I've researched dairy a lot, since I like it but am not sure how my body responds. I would like other's personal experiences on how dairy (and specify what kind...yogurt, low carb milk, cottage cheese??) effects their body comp AND how did they figure this out? I just don't know how to tell if dairy is okay for me. I think sometimes it causes some breakouts. Maybe it makes me bloat, but I can't tell because I feel fat for lots of reasons sometimes and I can't know if it's from the dairy or not...
The way I went about it was very simple. I elminiated all dairy from all my meals for 1 month. I only ate meat, fish and fowl with lots of vegetables and fruits. Then I introduced 1 dairy (say whole milk) and watched what happened with my body and my overall feeling the next 1 or 2 weeks.
That was the only way for me to know what was good or bad. You would be surprised at the foods that everyone says are unhealthy but your body asimilates them perfectly vs the ones that are "healthy" choices that cause allergy.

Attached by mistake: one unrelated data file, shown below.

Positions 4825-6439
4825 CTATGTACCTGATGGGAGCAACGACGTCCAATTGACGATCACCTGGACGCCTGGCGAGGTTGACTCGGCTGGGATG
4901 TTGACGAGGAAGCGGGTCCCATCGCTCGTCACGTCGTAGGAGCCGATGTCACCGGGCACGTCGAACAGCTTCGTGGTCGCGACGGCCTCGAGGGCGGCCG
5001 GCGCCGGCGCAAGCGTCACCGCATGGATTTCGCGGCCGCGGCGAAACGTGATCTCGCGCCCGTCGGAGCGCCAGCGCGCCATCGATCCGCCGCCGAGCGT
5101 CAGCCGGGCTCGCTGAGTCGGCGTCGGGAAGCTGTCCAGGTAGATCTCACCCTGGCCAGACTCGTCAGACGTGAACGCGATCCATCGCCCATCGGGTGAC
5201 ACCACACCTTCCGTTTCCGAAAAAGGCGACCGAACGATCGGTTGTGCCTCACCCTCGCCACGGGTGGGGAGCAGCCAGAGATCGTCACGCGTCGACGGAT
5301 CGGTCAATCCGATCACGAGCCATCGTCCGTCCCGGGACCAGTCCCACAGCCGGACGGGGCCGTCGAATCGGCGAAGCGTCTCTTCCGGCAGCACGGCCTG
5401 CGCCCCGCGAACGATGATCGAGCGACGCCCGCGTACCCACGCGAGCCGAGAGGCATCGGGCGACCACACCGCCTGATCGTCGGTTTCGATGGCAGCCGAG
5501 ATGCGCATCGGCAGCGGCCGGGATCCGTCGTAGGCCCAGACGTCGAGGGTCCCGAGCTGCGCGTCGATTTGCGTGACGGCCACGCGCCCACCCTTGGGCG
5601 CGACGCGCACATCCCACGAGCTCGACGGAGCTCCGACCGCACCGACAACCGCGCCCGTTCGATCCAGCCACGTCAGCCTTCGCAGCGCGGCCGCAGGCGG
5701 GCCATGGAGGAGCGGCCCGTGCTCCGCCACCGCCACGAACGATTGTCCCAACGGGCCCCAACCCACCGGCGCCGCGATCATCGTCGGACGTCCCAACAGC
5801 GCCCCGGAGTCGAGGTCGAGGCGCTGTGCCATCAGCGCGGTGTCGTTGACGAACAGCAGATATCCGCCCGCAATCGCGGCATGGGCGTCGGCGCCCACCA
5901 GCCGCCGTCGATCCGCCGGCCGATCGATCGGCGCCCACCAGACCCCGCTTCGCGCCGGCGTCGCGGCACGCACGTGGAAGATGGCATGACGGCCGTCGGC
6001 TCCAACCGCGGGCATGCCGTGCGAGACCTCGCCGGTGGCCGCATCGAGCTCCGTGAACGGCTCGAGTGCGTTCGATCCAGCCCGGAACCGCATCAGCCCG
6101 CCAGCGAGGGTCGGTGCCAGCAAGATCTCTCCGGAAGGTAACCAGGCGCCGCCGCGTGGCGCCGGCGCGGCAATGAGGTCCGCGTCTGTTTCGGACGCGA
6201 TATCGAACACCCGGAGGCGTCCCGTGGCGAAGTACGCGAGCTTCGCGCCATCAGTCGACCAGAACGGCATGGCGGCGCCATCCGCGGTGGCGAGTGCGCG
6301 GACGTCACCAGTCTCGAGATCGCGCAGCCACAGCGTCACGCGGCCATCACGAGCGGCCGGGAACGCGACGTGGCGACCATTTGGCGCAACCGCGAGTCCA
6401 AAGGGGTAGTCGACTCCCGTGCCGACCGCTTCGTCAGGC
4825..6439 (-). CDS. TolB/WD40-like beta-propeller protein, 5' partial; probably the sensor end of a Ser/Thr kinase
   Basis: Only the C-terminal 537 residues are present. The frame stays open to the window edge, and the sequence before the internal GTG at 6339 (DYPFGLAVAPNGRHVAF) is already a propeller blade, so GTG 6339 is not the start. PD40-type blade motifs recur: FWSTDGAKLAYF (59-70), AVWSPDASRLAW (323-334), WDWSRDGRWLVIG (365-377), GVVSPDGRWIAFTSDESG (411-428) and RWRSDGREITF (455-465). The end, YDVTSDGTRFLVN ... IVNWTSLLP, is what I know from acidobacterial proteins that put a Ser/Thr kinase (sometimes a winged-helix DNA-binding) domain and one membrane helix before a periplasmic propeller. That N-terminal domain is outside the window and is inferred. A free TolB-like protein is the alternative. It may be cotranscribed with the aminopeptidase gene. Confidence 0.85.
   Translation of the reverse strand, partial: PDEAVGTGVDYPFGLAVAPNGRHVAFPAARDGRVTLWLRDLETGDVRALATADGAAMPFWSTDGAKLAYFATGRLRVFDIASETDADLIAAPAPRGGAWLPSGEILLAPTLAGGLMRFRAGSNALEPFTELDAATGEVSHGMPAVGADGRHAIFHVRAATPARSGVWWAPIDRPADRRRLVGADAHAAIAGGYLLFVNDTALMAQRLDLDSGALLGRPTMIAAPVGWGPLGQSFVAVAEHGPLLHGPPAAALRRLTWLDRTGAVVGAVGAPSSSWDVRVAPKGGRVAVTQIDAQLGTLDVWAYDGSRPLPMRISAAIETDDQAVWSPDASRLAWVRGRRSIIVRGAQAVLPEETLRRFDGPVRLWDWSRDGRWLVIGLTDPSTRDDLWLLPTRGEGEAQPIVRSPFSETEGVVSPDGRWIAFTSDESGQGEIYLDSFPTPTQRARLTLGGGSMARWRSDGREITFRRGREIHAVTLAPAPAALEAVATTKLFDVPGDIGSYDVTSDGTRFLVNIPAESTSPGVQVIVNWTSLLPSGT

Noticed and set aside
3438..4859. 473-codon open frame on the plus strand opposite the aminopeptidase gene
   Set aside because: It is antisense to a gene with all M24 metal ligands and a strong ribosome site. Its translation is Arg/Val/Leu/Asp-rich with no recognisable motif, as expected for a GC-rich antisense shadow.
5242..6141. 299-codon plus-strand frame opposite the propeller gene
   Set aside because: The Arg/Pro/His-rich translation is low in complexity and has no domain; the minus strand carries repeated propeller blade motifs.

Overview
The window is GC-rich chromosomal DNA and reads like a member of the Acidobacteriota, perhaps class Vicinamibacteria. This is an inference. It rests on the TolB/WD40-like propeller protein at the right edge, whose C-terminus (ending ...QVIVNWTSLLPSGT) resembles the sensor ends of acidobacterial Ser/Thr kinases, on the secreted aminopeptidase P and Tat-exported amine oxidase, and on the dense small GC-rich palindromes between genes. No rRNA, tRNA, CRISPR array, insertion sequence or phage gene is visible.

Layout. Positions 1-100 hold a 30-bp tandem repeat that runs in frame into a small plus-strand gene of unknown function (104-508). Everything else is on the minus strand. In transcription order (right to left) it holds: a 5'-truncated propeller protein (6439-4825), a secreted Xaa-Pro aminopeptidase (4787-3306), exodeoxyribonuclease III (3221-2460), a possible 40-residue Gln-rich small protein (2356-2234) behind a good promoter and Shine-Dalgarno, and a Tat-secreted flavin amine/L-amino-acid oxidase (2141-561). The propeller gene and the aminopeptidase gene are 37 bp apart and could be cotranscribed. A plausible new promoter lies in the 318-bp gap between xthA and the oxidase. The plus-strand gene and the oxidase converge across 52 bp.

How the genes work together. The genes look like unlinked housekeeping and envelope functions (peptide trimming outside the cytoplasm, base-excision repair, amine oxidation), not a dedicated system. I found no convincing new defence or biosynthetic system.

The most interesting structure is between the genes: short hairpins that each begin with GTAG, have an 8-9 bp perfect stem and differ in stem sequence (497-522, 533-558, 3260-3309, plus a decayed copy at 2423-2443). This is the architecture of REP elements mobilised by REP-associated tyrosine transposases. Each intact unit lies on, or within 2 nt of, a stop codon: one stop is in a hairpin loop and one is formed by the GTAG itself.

For example I have no problem with raw cream or raw full milk, but skimmed homogenized and pasteurized milk literally destroyed my stomach....same for cofee.
I'm terribly lactose intolerant. But I handle any kind of dairy product without much lactose pretty well.
Thanks. I'm not sure what to look for in terms of reactions - I did eliminate it for a few months and then about 3 weeks ago added in yogurt. I feel fatter than normal, but that can be mental so I don't really trust it. Can dairy cause fat gain? Or water retention?
And how do you know if something is water retention vs. fat gain?
1) weight gain = more calories in than out. it does not happen by eating certain foods.
2) i see no reason why any dairy products would cause water retention.
3) check your body fat % periodically
the only way i could see that dairy would cause excess fat gain is if somebody drank fat free milk so much that it kept their insulin levels elevated constantly. which is unlikely.
or else if they considered haagen dazs their staple food for dairy.